For the WWE, this has posed has a significant problem in the recent years as the only game in town and 6 hours of TV to produce every week. The WWE has not been creative. The WWE has been stale. They have their formula. They mash through it every month. They keep their stock price afloat. They make money. They move on.

cm punk wwe champ
But on Sunday, the WWE has an opportunity to create something that most wrestling fans have not seen – and if they have, they’re old enough to remember Hulk Hogan’s first title run some 25 years ago.

CM Punk has been champion for more than a year, since November 2011. On Sunday, he will face the Rock for the title in what has to be one of the most anticipated non-WrestleMania matches in years. People I follow on Twitter who never talk about wrestling have been discussing this match.

Last July, during the Raw 1000 episode, CM Punk smacked the Rock in the forehead as he was giving the People’s Elbow. The match was set in stone – a 7-month buildup in an era of pay-per-view matches being announced mere weeks before.

Let’s not lose sight of why this match is so hyped – it’s because the Rock is the freakin’ Rock and he’s wrestling his first match since last WrestleMania. And if that were the only hook, this match and this show would still garner far more attention than any recent Royal Rumble has.

But it’s the opponent that has taken the hype from big to potentially company-altering.

CM Punk is the oldest of the old-school wrestlers, with the only exception being his disdain for drugs and alcohol. Like Randy Savage, or Mick Foley, or Steve Austin before him, Punk toiled in the independent scene and the mid-card for years before being given an opportunity in the Main Event. And even after getting that shot, he was still shuttled off to the side while Vince McMahon’s perfect star, John Cena, remained the top guy.

Through sure force of will, Punk has become the top guy, despite being cast as the heel in this feud with the Rock. His WWE title win in 2011 after his famous “pipe bomb” interview gave him mainstream attention. His Twitter is a constant source of amusement. He is the embodiment of pro wrestling in the 21st century – tech-savvy, hard-working and brutally honest.

Like most great stories in pro wrestling, the chance for greatness usually comes by accident. The grand schemes almost never work – the ones that aren’t planned turn into gold. When CM Punk won the title more than a year ago, I doubt anyone in the Stamford offices of the WWE gave much thought to how long he’d be champion. In fact, most assumed he’d drop the title to Chris Jericho at last year’s WrestleMania.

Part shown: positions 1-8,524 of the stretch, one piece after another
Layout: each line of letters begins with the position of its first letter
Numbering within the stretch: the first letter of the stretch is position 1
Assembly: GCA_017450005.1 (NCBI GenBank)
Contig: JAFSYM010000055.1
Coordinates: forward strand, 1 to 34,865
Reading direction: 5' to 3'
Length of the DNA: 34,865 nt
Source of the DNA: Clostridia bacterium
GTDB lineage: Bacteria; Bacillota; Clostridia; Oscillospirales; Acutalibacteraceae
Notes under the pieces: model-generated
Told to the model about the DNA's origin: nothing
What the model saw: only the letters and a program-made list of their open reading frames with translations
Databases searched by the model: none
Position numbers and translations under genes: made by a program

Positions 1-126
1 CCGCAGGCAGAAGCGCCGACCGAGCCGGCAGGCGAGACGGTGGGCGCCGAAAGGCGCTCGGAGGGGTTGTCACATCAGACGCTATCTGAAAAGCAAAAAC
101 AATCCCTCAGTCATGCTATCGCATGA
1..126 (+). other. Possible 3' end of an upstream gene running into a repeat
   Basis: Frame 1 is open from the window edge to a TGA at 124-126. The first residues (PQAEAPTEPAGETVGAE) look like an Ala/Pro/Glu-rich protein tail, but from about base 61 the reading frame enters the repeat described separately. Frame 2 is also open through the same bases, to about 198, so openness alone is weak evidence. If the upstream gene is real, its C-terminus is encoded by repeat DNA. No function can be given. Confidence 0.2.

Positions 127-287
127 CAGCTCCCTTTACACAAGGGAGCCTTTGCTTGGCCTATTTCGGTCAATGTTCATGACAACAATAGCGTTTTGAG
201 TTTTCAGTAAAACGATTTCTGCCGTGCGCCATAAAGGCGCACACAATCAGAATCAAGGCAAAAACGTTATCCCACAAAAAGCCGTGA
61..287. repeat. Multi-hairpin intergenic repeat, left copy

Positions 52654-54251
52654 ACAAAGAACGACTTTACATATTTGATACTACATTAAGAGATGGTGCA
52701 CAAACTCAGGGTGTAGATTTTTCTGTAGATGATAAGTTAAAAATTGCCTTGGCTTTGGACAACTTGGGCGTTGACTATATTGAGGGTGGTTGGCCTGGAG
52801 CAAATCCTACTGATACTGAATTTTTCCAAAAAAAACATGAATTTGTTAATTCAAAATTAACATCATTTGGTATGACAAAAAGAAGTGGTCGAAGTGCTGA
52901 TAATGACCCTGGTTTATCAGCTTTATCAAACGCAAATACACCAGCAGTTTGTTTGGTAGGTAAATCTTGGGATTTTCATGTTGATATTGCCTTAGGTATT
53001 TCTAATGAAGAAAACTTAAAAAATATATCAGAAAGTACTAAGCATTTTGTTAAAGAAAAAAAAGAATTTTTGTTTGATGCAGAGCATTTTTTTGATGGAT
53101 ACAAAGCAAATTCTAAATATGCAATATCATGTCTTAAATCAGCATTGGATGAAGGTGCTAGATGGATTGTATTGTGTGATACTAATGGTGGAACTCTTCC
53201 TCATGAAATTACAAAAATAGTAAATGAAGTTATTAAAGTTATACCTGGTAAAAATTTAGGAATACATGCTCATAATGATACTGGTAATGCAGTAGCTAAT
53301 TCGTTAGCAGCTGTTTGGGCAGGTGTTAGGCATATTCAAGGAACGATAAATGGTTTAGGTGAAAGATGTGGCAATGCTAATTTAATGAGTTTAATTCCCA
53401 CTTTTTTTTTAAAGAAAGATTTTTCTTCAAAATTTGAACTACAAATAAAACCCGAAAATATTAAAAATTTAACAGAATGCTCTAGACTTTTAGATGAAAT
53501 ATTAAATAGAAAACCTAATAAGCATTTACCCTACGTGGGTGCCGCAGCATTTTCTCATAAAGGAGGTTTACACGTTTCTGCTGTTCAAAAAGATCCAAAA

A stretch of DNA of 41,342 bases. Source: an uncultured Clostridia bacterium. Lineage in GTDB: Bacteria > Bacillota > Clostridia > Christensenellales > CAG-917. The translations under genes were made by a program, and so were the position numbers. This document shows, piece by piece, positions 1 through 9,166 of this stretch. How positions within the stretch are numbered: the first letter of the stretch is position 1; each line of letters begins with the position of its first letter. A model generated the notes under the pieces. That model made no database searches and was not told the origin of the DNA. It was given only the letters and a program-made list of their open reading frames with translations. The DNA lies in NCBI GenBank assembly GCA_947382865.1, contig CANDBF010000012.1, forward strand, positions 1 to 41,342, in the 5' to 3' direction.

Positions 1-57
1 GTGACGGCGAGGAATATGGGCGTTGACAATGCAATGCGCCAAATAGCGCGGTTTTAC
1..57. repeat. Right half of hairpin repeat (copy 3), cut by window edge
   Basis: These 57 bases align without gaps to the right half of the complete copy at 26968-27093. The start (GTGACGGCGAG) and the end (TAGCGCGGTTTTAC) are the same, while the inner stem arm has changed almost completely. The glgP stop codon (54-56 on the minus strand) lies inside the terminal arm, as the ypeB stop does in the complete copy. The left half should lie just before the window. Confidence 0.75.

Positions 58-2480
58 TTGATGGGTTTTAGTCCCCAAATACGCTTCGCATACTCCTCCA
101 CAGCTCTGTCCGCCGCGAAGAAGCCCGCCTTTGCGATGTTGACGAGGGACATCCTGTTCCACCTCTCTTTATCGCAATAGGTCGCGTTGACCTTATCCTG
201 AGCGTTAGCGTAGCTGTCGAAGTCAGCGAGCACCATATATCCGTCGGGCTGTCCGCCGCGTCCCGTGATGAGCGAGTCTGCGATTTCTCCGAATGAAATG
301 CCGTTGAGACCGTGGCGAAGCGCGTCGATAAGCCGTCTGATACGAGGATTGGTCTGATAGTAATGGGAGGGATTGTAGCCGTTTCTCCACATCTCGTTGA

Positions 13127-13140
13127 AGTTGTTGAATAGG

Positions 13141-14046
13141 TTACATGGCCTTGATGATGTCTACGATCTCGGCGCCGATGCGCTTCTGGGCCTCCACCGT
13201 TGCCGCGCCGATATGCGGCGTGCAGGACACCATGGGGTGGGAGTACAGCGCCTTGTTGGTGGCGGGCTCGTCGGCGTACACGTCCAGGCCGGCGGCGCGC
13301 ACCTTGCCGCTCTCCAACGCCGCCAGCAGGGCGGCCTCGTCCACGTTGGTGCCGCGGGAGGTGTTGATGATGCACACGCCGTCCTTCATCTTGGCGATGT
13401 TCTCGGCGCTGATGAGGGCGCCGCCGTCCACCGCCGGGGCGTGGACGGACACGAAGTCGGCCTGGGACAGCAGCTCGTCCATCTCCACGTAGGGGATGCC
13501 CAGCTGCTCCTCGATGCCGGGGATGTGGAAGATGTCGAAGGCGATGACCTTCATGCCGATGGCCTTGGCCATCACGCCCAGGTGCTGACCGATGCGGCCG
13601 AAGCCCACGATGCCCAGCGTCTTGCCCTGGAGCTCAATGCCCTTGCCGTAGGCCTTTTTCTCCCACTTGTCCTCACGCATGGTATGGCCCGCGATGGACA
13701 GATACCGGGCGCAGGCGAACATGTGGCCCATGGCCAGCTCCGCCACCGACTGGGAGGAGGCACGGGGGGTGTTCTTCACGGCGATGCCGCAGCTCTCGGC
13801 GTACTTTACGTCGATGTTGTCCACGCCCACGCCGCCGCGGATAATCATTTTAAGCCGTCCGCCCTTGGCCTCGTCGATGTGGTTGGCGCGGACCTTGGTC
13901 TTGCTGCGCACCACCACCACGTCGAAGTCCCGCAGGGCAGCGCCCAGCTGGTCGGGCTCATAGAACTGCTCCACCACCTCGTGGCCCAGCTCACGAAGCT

Instead, we stand on the precipice of history. I want CM Punk to win on Sunday. I want CM Punk to be champion rolling into WrestleMania, for his rumored match against the Undertaker. I want CM Punk to end the Undertaker’s undefeated streak and roll into the summer as champion. I want CM Punk to be champion until this year’s Survivor Series, so he can be the first wrestler since Hulk Hogan to hold the title for 2 full years.

I want to see history. And who doesn’t? Pro wrestling is still sports entertainment, with emphasis on sports, and what do sports fans go crazy for? Records. History. Things they haven’t seen before. It’s why no one batted any eyelash when Mark McGwire bashed 70 home runs with a head the size of a Volkswagen. It’s why Lance Armstrong’s 7 straight Tour de France victories were lauded at the time, instead of questioned. It’s why the Patriots’ 2007 run at perfection enraptured this entire country and somehow boosted even the incredible strength of the NFL.

The WWE is in a constant state of survival for what it craves most – mainstream attention. I can guarantee right now that CM Punk beating the Rock, and then the Undertaker and being champion for 18 months would be a story that would captivate not only the wrestling world, but the mainstream media.

Why? Because it’d be new. It’d be fresh. It’d be exciting. It’d be historic.

It would be so ridiculously easy to promote. Take a moment to imagine the reaction on Monday Night Raw, the night after WrestleMania, as CM Punk strolls to the ring after being the first man in history to defeat the Undertaker at WrestleMania. Think about that moment. Think about the grandeur. Think about the magnitude of that moment.

Think about how the WWE could book the next 6 months on auto-pilot – CM Punk’s reign vs. anybody would be money. And if he got through Survivor Series, he’s within shouting distance of another Road to WrestleMania as champion – approaching Hulk Hogan’s holy grail of modern title reigns, in the 80s when he brought pro wrestling to the masses.

I know none of this will happen. I know the WWE is hell-bent on giving us Rock/Cena 2 at WrestleMania for the WWE title. I know the Rock is beating Punk. I know Punk’s reign is almost over. I know the potential for greatness will remain a fleeting thought running through my imagination.

But I will be watching the Royal Rumble. And when the Rock wins, I’ll probably be disappointed.

It won’t be the first time. Everything in pro wrestling repeats itself, over and over and over…
 

Follow me on Twitter